National Police Week: Police, family reflect on dedication and dangers of law enforcement

Honoring officers who have fallen in the line of duty on National Police Week

Honoring officers who have fallen in the line of duty on National Police Week

ROCHESTER, N.Y. — This week marks National Police Week — and Wednesday was Peace Officers Memorial Day, a time dedicated to remembering and honoring officers who have fallen in the line of duty. News10NBC’s Marsha Augustin explored the personal and community impacts of these losses.

Wayne County Sheriff Robert Milby and Pam Fiorica, wife of retired Rochester Police Department officer Johnnie Fiorica, shared their thoughts during such a poignant time.

Johnnie, who was on the job 30 years and who served on the violent crime task force — and who’s now host of The Crime Dawg Podcast — has seen first-hand the dangers associated with police work. Pam emphasized the constant fear that accompanied her husband’s career, revealing, “There were times that I’d be like, ‘please don’t let Blanchard show up at the house.’ or one of his closest — ‘please, I don’t want to see Teddy.'”

Pam expressed how crucial it was to never let small disagreements interfere with the love and gratitude she felt for her husband, stating, “All the time — absolutely let it go. Revisit four hours, eight hours, sometimes 22 hours.” She never let the small things get in the way of telling him “I love you” before he walked out the door.

Pam says Johnnie and his friends were always in her daily prayers — friends like Officer Tony Mazurkiewicz, a Rochester officer who was killed in the line of duty in 2022. More recently, Genesee County Sheriff’s Sgt. Thomas Sanfratello died in the line of duty in March in Batavia.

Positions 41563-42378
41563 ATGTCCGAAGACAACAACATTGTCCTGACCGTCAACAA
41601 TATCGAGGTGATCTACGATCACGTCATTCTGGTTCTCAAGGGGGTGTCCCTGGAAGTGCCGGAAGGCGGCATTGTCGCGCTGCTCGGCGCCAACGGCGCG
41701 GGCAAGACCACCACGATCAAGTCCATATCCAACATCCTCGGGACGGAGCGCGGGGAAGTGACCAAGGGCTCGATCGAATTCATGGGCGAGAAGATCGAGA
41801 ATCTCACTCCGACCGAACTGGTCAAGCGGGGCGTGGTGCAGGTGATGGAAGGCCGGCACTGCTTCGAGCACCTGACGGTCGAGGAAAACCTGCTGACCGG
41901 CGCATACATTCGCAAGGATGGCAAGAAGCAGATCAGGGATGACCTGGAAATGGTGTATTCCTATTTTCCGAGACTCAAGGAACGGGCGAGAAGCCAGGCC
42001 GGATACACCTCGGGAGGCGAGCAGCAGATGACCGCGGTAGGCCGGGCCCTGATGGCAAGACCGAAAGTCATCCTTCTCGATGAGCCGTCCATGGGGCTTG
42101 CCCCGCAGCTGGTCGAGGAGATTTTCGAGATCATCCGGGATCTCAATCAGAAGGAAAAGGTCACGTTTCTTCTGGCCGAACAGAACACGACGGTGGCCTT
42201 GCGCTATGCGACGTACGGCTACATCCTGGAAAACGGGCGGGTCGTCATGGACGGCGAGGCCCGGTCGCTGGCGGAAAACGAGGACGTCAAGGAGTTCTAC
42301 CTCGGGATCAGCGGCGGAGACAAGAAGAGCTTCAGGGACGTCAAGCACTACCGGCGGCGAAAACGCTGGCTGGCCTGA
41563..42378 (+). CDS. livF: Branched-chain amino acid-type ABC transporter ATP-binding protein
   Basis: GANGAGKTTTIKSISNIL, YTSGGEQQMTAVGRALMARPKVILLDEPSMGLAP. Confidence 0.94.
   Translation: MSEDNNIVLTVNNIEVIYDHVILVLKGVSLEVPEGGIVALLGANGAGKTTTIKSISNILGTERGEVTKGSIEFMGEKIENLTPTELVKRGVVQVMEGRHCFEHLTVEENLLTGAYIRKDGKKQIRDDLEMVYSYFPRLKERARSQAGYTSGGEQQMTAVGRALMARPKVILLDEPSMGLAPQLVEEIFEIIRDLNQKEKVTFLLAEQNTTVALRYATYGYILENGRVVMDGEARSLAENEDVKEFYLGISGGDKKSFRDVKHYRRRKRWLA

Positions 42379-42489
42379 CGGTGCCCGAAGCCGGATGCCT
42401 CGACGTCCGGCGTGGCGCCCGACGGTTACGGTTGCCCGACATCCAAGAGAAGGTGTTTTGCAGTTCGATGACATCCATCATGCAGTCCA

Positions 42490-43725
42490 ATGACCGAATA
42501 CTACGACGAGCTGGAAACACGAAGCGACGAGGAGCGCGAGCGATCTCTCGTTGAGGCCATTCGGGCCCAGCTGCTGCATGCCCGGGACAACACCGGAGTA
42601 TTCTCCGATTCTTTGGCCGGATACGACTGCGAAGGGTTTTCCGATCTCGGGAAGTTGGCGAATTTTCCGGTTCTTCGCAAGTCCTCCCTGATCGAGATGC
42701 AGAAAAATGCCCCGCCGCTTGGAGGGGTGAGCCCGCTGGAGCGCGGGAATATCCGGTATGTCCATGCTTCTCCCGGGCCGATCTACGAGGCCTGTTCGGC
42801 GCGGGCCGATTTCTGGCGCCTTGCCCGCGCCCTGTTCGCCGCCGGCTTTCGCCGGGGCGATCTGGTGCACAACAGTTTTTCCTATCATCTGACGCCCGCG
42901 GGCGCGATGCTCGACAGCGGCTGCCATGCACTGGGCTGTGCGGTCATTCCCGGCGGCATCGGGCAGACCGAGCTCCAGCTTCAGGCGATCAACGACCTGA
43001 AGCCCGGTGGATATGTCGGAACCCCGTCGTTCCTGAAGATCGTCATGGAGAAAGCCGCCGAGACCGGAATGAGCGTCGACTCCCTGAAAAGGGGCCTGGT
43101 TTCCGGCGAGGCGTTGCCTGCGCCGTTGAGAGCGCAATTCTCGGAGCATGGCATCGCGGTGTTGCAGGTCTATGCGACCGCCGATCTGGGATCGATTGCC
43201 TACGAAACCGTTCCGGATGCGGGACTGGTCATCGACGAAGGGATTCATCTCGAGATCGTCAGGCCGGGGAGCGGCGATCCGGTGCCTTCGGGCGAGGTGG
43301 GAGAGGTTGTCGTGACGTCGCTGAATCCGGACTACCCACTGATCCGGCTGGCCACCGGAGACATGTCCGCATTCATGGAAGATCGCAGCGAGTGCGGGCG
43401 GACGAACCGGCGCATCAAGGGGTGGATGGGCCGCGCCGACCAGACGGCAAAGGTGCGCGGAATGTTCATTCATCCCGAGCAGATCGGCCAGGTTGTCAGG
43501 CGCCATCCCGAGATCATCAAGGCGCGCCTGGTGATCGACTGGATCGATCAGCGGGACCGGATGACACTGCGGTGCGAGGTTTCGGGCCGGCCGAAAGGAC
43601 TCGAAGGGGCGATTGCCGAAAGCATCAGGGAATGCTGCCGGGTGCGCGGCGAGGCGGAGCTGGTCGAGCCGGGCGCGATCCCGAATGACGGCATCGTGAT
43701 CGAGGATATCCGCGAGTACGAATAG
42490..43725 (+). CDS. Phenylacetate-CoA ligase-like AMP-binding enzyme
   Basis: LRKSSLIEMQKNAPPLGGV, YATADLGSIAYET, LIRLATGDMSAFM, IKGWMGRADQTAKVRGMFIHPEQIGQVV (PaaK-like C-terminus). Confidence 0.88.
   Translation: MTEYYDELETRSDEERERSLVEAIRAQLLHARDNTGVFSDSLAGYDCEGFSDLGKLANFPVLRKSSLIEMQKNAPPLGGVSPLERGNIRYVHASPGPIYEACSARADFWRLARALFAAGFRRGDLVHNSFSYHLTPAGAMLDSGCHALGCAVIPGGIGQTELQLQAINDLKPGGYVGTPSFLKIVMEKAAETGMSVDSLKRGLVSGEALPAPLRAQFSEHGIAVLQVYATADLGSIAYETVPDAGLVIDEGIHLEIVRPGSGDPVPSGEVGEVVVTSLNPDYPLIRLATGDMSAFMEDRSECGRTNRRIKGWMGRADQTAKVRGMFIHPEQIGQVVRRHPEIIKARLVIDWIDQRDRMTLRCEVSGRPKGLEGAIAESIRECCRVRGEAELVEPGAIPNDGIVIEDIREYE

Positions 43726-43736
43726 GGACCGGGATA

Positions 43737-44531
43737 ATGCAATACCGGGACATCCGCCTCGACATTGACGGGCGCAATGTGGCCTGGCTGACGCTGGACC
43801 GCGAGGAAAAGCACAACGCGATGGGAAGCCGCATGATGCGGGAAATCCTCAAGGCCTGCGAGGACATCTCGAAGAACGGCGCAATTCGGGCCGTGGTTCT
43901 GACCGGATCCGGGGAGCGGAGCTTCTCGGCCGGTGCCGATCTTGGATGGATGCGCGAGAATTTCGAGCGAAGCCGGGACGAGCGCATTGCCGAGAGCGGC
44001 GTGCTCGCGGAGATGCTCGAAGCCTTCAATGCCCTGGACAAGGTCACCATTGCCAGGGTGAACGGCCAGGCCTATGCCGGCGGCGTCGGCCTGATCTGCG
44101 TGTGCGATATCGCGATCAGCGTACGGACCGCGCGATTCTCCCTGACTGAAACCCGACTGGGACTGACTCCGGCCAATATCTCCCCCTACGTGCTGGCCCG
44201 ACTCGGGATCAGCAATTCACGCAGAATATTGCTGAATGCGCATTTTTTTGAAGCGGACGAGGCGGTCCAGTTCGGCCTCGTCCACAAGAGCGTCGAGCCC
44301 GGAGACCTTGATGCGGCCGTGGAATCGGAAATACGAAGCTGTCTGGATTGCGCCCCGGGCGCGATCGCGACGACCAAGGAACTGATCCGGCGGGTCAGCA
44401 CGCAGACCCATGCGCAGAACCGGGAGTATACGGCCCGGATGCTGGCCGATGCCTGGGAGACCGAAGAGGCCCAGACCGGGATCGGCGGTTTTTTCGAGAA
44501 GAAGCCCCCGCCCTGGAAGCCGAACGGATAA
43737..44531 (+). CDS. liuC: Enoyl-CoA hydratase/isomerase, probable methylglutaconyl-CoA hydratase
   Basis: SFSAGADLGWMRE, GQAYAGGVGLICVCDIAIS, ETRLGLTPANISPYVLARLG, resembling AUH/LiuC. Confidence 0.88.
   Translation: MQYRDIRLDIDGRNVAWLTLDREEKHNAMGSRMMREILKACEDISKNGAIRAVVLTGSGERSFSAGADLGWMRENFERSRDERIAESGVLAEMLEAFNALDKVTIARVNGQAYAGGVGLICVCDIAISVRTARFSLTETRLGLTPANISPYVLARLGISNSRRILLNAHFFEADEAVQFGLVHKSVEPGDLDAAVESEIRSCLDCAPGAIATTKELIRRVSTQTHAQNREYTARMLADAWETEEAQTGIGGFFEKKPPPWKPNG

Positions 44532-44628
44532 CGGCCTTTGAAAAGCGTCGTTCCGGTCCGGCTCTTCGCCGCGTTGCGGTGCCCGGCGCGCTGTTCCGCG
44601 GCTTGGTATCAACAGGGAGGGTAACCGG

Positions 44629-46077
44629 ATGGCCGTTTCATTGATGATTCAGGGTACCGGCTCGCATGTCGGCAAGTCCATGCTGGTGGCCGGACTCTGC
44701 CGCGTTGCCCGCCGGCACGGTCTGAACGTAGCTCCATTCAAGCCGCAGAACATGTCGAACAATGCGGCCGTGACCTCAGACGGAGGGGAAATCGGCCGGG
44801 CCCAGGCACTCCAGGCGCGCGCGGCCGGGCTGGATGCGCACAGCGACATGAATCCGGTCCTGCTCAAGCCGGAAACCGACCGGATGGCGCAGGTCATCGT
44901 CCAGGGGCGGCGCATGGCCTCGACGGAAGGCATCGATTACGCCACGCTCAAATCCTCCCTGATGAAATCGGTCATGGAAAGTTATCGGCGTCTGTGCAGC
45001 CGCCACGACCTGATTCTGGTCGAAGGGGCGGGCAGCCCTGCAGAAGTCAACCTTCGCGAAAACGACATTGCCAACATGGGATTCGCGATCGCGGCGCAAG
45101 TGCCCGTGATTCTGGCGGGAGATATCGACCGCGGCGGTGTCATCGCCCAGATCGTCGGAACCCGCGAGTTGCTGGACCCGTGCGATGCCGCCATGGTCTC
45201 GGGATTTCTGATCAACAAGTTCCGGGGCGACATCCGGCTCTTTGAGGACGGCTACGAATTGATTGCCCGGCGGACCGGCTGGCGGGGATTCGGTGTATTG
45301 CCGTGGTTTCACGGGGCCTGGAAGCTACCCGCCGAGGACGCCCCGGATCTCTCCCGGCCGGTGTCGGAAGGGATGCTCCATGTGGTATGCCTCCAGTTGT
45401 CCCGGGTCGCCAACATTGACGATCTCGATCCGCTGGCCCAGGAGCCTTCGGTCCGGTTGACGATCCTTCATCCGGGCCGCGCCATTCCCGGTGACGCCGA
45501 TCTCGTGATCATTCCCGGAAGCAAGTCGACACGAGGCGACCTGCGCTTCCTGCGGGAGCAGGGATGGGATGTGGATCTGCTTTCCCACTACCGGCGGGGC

Losses have been felt deeply within their community and nationwide. In 2021, the FBI reported 73 officers killed in the line of duty. The number was 61 in 2022, 20 in 2023, and the number continues with 22 officers so far this year.

Pam says those numbers are terrifying and understands why her husband kept a lot of the dangers of the job to himself.

Reflecting on these numbers, Sheriff Milby voiced a strong sentiment: “There is no excuse for that, there is no justification for that.” He highlighted the importance of National Police Week as a time to appreciate the dedication of those in law enforcement.

Milby added, “I did not grow thinking that the police were the enemy. I grew up thinking that police was a very prestigious career. They were to be respected.”

The FBI notes that more than 24,000 fallen officers are commemorated on the National Law Enforcement Officers Memorial in Washington, D.C., and 282 officers were added to the memorial this year.

Milby affirmed the unwavering commitment of law enforcement, “We’ll continue to rise to meet the need of our community no matter what those dangers are.”

Chief Michael Wood of the Greece Police Department, with 37 years of experience, also spoke on the severity of losing officers. “It’s a solemn day when we lose the life of an officer and any life,” he said.

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